Climate Change and Drought

OK, so let us assume that they are correct, that there really is a looming problem over fresh water supplies as a result of climate change.

What does one of the very men giving the warning say is the proximate cause (the climate change being the ultimate)?

Hmm.

Lord Stern, the World Bank\’s former chief economist, said governments had been slow to accept that usable water is running out. "Water is not a renewable resource. People have been mining it without restraint because it has not been priced properly," he said.

Yup, it\’s an absence of markets. Keep an eye open for the Greenies who are happy to tell you about the shortages but not so happy to tell you what the solution, at least in part, is, the creation of functioning markets to allocate what water there is.

This is rather more amusing:

Stanford professor Donald Kennedy said global climate change was now setting off a self-feeding spiral. "We\’ve got droughts combined with a psychotic excess of rainfall," he said.

"There are 800m people in the world who are \’food insecure\’. They can\’t grow enough food, or can\’t afford to buy it. This is a seismic shift in the global economy."

Yup, 800 million who are food insecure. That\’s something of a step up from the billion or two a decade and more ago who were actually malnourished or starving, isn\’t it?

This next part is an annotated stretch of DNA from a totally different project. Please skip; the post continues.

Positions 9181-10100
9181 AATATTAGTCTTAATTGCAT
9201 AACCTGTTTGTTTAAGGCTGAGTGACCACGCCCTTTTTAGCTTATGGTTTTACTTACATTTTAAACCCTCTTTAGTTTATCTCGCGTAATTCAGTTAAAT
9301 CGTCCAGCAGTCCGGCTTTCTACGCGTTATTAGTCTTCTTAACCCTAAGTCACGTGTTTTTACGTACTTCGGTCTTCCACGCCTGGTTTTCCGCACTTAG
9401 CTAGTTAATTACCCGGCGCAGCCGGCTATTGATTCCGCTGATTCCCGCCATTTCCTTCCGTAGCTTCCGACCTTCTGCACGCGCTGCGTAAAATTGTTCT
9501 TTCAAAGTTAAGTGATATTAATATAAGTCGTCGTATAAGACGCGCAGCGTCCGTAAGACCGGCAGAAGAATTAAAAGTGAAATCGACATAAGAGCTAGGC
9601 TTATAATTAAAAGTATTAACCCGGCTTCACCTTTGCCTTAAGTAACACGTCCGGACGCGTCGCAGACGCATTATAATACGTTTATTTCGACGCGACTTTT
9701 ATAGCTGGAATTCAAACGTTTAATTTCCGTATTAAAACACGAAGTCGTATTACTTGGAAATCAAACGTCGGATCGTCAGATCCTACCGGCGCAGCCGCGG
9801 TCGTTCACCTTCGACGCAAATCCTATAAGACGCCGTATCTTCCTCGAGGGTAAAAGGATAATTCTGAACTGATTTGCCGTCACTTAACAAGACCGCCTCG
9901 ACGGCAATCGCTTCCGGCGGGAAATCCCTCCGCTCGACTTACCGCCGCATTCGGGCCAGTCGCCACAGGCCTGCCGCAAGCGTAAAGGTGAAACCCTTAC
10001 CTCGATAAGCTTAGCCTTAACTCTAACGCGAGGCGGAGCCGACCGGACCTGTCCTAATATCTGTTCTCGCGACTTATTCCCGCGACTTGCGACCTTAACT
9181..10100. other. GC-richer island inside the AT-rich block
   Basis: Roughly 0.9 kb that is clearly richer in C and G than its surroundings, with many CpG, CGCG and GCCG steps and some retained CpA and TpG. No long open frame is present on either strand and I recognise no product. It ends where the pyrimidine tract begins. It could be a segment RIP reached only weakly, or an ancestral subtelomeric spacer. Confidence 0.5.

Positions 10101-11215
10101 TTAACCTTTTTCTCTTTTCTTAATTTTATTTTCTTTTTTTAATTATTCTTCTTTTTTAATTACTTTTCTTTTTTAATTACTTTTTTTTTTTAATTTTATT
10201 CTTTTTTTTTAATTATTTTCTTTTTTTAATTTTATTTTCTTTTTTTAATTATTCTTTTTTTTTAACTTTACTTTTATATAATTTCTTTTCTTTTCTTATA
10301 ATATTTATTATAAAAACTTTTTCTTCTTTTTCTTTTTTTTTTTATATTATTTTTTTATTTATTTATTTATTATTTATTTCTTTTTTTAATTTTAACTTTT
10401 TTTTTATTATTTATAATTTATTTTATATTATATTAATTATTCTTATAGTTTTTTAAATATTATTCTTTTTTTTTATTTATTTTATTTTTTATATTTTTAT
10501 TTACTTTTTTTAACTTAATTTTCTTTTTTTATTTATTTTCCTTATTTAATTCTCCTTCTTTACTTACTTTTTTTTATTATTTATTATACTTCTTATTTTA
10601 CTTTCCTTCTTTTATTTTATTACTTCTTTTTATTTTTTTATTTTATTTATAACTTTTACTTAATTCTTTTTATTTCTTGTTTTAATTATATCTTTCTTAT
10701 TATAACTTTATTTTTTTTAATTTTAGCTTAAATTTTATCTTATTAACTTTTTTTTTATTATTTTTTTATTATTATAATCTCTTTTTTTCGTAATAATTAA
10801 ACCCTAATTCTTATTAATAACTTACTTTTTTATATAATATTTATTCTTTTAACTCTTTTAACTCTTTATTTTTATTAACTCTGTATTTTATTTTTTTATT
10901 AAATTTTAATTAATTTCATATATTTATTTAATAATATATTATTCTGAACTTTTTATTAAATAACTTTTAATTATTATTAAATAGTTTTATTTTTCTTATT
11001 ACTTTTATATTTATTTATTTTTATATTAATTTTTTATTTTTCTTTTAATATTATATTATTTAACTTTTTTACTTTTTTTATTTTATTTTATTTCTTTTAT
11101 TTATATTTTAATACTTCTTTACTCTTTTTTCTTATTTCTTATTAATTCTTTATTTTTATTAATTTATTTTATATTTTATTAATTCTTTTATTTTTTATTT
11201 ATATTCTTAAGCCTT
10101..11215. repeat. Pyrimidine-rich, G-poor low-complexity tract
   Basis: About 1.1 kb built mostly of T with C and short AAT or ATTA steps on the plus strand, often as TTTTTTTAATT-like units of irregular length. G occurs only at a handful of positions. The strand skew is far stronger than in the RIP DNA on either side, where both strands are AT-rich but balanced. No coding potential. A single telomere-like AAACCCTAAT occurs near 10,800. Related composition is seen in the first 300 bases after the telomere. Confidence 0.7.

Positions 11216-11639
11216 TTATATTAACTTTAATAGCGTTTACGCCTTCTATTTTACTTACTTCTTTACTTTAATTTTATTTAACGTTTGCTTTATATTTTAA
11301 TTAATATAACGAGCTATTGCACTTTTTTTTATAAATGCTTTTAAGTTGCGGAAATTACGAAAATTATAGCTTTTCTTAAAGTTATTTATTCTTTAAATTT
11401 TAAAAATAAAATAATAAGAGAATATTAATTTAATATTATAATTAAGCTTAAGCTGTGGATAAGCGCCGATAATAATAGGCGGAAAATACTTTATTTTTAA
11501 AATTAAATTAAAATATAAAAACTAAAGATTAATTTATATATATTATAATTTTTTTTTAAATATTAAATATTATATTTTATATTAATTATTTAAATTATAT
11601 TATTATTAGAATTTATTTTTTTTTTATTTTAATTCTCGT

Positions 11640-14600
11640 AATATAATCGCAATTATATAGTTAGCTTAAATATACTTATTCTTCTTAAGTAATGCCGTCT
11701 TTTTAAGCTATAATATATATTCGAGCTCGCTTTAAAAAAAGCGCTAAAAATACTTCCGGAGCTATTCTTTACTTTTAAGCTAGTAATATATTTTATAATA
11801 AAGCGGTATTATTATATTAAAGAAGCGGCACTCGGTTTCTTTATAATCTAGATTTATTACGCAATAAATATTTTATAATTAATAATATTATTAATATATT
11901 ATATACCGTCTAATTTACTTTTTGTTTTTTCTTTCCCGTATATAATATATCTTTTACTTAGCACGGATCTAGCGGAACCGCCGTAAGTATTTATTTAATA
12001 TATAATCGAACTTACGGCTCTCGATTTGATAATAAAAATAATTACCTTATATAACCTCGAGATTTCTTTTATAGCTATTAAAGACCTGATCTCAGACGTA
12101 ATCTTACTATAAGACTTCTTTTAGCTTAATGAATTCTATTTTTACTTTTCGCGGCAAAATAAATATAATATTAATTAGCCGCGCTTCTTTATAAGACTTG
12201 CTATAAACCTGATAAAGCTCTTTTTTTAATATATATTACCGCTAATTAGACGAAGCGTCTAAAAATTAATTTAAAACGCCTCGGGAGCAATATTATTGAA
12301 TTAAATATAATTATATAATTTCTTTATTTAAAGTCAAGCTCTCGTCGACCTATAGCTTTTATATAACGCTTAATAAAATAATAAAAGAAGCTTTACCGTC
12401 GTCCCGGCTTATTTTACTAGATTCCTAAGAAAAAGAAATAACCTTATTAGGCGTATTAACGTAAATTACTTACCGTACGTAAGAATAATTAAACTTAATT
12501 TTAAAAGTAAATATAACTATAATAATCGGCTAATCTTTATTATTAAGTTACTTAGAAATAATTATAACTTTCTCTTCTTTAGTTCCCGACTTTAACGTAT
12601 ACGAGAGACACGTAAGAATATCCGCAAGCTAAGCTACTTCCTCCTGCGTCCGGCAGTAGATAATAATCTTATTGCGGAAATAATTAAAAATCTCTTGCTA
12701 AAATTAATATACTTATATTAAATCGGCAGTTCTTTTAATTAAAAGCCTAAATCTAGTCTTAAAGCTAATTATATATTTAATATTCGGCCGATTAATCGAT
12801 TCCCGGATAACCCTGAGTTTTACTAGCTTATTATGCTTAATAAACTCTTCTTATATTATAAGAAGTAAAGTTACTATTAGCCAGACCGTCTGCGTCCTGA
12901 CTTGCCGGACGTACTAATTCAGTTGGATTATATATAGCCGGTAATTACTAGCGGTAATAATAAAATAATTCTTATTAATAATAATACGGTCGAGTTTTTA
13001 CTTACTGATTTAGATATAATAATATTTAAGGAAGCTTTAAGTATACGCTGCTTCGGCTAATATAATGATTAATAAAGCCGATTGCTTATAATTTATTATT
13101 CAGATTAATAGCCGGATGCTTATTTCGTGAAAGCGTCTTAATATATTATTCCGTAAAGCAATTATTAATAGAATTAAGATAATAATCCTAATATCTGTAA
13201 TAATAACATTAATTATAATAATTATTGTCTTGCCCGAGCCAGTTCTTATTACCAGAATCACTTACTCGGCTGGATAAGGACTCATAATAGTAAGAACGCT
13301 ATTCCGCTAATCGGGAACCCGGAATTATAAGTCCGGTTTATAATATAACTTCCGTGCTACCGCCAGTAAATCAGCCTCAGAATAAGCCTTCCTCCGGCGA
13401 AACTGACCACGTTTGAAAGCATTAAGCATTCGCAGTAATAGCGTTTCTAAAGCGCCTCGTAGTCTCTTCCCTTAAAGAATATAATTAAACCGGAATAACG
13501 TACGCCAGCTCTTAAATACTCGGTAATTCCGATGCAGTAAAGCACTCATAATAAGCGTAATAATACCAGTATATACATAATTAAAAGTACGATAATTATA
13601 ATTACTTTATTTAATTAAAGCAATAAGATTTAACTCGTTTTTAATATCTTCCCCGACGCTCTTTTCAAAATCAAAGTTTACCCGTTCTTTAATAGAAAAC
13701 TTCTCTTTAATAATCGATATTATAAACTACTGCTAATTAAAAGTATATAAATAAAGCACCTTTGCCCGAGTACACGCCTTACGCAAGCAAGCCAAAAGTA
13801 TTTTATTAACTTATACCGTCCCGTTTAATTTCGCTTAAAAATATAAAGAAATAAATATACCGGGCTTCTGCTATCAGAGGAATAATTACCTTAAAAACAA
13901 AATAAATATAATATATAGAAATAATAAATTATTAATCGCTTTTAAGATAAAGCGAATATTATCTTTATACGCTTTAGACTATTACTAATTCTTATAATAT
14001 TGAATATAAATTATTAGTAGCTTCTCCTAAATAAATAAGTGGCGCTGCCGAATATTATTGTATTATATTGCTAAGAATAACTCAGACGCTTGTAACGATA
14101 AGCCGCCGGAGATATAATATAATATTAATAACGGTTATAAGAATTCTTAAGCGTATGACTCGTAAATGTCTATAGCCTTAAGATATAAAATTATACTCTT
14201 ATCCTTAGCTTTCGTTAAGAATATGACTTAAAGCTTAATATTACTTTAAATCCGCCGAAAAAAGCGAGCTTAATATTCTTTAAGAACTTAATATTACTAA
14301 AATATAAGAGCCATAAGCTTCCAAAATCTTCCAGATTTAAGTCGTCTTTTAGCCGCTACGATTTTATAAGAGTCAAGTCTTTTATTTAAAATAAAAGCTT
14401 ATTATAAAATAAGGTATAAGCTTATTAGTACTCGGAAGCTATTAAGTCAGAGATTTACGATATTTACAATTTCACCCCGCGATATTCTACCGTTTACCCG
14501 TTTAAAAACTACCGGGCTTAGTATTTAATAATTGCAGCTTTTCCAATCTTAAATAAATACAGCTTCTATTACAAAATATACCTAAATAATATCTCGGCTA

6 thoughts on “Climate Change and Drought”

  1. How long before some intellectual/scientific luminary suggests we create a market in “air” because its not priced properly?

    Tim adds: Already been done: or had you not heard about the various cap and trade systems being set up?

  2. I suspect “food insecure” is a moving target. As the world gets wealthier its meaning will be adjusted to keep the numbers high. In one hundred years time “food insecure” will refer to people living in mansions without a Star Trek style food replicators.

  3. cap and trade systems
    Tim
    Aren’t these systems for CO2 etc. I am talking about taxing us in addition for the ‘air we breathe’ that we get free at the moment-or at least without anyone claiming ownership of it and taxing it.

    Tim adds: Ah, well, in that case this is about Commons. It’s only when there is greater demand for a resource than can be supplied under Marxian open access rules that we actually need to limit (via either regulation (which includes tax) or property rights) access. We’ve no shortage of breathable air so, no, there’s no tax likely.

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